Rainbows Over New Mexico
by Laura Gonzales, Education & Volunteer Manager
“A storm on the Llano is beautiful…A feeling of gladness comes over one as the heavens open to bathe Mother Earth. Only those ever watching and waiting for the rain can feel the rapture it brings.”
—Fabiola Cabeza de Baca, We Fed Them Cactus
Every New Mexican knows there’s nothing quite like afternoon storm clouds rolling in and quenching the sun-baked earth with cool summer rain. Especially appreciated during periods of drought, nothing is more anticipated than monsoon season and the relief it brings to the Land of Enchantment.
New Mexico has withstood several periods of drought with some of the worst years on record being the 1870s–80s, the 1930s, and the 1950s (arguably the worst). With little precipitation since winter, much of the state has been thrust into drought conditions again, so let’s hope for a generous monsoon season!
“Monsoon,” from the Arabic “mausim,” means “season,” and since New Mexico’s monsoon runs from June through September, perhaps it’s fair to say we are currently in the middle of our “season” season. This natural phenomena occurs when a wind shift over a region is accompanied by moisture. For New Mexico, if the shift is good, it accounts for nearly half of the state’s annual precipitation.
As beautiful and necessary as they are, summer storms have their share of hazards. If you can hear thunder, you’re probably within striking distance of lightning. While a lightning show is mesmerizing to the eye, they can be deadly. The National Oceanic & Atmospheric Administration (NOAA), reports roughly 25 million lightning ground strikes in the United States each year! Since 1959, nearly 100 people in New Mexico have been killed, ranking the state 21st in lightning deaths. Did you know that the air within a strike can heat up to 50,000 degrees Fahrenheit? That’s hotter than the sun! One strike can generate enough electricity to power a light bulb continuously for 3 months.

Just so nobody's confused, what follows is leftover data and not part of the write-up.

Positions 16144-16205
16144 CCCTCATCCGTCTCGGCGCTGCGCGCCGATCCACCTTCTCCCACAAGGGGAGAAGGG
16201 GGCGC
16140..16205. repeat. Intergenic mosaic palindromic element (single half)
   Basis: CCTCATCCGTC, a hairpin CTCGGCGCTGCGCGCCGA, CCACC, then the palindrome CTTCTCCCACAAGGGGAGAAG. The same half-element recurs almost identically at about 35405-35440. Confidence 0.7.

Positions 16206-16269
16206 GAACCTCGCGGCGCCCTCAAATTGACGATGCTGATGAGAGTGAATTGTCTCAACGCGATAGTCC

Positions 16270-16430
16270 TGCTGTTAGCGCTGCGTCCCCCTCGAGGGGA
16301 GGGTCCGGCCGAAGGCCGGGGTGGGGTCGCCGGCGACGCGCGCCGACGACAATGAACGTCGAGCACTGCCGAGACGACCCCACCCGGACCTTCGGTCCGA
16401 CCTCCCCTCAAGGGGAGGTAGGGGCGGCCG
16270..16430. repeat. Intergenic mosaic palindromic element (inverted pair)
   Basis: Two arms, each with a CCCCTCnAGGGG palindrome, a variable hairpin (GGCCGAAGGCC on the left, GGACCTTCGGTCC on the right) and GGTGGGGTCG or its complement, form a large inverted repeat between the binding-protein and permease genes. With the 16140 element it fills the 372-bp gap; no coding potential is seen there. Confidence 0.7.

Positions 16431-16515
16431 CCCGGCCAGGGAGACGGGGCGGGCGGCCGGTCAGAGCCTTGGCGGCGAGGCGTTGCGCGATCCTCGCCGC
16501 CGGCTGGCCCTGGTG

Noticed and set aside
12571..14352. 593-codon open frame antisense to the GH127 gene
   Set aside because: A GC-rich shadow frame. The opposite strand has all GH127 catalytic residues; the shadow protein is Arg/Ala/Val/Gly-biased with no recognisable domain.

While less frequent than lightning storms, floods can be even more devastating. In New Mexico, 1941 was the year “it didn’t stop raining.” Flooding washed out bridges and roads, destroyed structures and farmland, and even severed gas lines. One report stated that the flood forced a woman into a tree, which she shared with 3 rattlesnakes for 12 hours. She stated “the snakes were there first, and despite knocking 2 of them off with a stick, they both promptly climbed back.” That year, 28 people died from weather-related deaths, 24 in the flood, and the state saw an average of 26.25 inches of rain — double the normal average — making it the wettest year on record.
The best way to avoid lightning and flash floods during monsoon season is by staying alert. Keep up with weather reports, avoid seeking refuge under trees or standing in an open field, don’t use a corded telephone, avoid metal fences, and, especially important in New Mexico, be aware if walking or playing around an arroyo. Take precautions and enjoy the beauty of the storm from a safe place. Remember, when thunder roars, go indoors!